All objects in this article can be observed underneath a dark sky with telescopes with a maximum of 8 inch (20cm). Most objects can already be observed with smaller scopes or binoculars.
This month we will discuss some nice open clusters.
Open clusters are groups of stars that are formed at the same time from a large cloud of dust and gas. Because of the gravity, the gas and dust collapses. This makes that new stars are born. Right after their birth, the stars are close to each other, but as time goes by, the stars will separate because of the influence of extern factors.
These factors disrupt the cluster which makes the stars travel in different directions with different speeds. An open cluster won’t live very long for these reasons. After a billion years the cluster is totally resolved and the stars, which where once part of the same group, can now be found at different locations in the galaxy.
Our own sun was once part of an open cluster.
Let’s start with three open clusters in the constellation Gemini.
NGC 2355 is located just ssw of a star of magnitude 8. The group, which exists of about 30 faint stars, is irregular and covers an area of 9 arc minutes. The open cluster is most concentrated in the south west. Through larger telescopes we see about 40 stars. We can see the vague shape of an ‘S’.
Another nice cluster is NGC 2395. This object is relatively bright and counts about 40 bright stars of magnitude 9 and fainter. The group can be split into two separate sections. The first one can be found most north. It is the larger and most concentrated one. This irregular part of NGC 2395 is north / south oriented. A nice cluster to observe with small telescopes!
Collinder 89 is next on our list. This is a nice open cluster with an irregular shape. The cluster is easy to recognize. We see a lot of difference in brightness, especially at a group of stars which shapes a reversed ‘3’. The lower part of this ‘3’ is brighter than the upper half. This large cluster is already a good target for binoculars.
We continue our tour at the night sky with Collinder 107 in constellation Monoceros. This group is pretty bright and large. The cluster doesn’t count much stars though. The brightest members of Collinder 107 form an obvious triangle that is 35 arc minutes large. The tip of this triangle points northwest. Here we find a star of magnitude 6.2. At the south east side we see a star of magnitude 7.1 and a star of magnitude 8 on the northeast side.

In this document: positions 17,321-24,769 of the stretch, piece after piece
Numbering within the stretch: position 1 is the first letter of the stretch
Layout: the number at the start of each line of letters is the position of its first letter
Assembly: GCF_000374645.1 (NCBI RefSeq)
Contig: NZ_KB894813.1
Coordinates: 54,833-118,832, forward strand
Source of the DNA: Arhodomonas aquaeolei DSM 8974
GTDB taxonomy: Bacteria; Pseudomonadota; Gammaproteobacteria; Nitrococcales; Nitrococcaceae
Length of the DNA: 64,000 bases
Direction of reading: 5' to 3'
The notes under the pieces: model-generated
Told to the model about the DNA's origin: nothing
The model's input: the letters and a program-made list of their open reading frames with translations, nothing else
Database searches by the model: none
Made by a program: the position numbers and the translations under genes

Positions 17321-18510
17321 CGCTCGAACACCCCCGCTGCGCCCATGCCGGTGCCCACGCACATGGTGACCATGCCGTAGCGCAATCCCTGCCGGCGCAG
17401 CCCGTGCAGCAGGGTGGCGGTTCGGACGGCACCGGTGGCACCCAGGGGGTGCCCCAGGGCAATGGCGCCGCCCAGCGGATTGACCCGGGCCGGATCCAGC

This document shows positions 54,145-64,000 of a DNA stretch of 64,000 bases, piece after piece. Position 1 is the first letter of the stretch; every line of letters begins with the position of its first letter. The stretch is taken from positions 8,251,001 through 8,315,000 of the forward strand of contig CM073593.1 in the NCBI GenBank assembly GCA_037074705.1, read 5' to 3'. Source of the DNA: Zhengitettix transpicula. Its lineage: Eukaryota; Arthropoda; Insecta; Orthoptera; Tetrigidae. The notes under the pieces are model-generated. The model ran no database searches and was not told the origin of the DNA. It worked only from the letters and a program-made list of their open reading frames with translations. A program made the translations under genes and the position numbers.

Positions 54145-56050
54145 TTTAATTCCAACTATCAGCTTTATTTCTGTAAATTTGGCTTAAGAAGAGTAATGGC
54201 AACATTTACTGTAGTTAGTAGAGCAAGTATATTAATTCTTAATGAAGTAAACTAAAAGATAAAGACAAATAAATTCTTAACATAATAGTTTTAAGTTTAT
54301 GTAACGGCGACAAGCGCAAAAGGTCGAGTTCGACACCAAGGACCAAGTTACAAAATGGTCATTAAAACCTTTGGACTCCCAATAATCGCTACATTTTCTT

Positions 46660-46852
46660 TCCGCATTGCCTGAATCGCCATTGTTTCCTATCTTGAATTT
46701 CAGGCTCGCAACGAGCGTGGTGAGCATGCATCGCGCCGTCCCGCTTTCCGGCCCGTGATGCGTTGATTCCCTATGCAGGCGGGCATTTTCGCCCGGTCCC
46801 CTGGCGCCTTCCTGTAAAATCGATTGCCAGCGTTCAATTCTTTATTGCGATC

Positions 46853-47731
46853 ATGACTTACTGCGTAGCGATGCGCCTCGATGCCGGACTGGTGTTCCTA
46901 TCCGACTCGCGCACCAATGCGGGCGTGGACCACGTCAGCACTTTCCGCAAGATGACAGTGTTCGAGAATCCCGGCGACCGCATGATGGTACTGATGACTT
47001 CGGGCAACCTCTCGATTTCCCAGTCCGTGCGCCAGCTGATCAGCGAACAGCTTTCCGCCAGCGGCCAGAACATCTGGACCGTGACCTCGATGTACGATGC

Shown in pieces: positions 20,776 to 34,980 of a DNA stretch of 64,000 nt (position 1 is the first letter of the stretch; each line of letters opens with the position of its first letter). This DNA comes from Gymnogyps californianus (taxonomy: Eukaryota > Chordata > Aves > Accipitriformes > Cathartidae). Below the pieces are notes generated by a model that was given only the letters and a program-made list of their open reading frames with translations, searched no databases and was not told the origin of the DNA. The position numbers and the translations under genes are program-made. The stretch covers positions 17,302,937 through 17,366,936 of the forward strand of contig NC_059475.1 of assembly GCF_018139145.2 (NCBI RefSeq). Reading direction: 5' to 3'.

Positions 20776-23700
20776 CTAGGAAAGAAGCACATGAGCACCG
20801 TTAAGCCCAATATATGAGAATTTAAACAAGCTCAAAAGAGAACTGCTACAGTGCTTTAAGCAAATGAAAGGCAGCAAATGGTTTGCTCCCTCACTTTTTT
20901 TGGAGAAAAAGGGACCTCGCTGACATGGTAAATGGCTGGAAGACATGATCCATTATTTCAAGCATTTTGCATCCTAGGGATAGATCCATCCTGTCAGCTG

Next on our list is NGC 2232. This is a large, bright cluster that consists out of two parts. The first one is nnw oriented, the second one sse. This last one is the most concentrated and is fanning out in the south. The nnw group contains a curved line of stars with a magnitude of 7. The most northern star of this line is the star 9 Monocerotis with a magnitude of 6.5. This cluster is a nice and easy target for binoculars and small telescopes.
NGC 2251 is an irregular shaped cluster. We can find it at a distance of 3/4˚ of the star 14 Monocerotis. The cluster is pretty bright and large and a good object for small telescopes. Also with larger telescopes this object is really nice. With high magnifications we see some red stars among the forty members of this cluster.
A nice object for the larger telescopes is NGC 2252. We find it 3.4˚ northeast of NGC 2244. The cluster is easy to recognize because of its prominent shape of a Y. NGC 2252 is pretty large, irregular and loose. There are eight stars of magnitude 10 and 11. The majority of the stars have a magnitude of 11.5 or fainter.
NGC 2324 is a large, but pretty faint cluster. It’s located in an area with a lot of faint little stars. Nevertheless the cluster is good to recognize and is a nice object to observe. Also in this cluster we see a “Y-shape”, which consists of 7 stars of magnitude 9 to 9.5. This shape is located just northeast of the cluster itself. 22’ north of the cluster we find the double star OΣΣ 82.
The last open cluster that we will observe this month in Monoceros is NGC 2506. This cluster is a really nice target in the middle sized and large telescopes. We see a rich, compact cluster. We see about 75 stars of magnitude 12 and fainter in a small area of 7 arc minutes. Some stars of magnitude 11 are prominent in this cluster.
Than we continue with the constellation Camelopardalis. Here we find a more unusual open cluster: Alessi 2. It is a nice, rich cluster and definitely worth observing with telescopes. With a little fantasy you can recognize a doll in it.
Finally we’ll discuss a real binocular target: Collinder 464. There are a lot of stars in this loose, irregular shaped cluster. Because of its size (120’ x 120’) it is best observed with binoculars or telescopes with a large field of view and a low magnification. The brightest star in this cluster has a magnitude of 5. Around that star there are four other stars of magnitude 6, eight stars of magnitude 7 and about 35 stars of magnitude 8 to 14.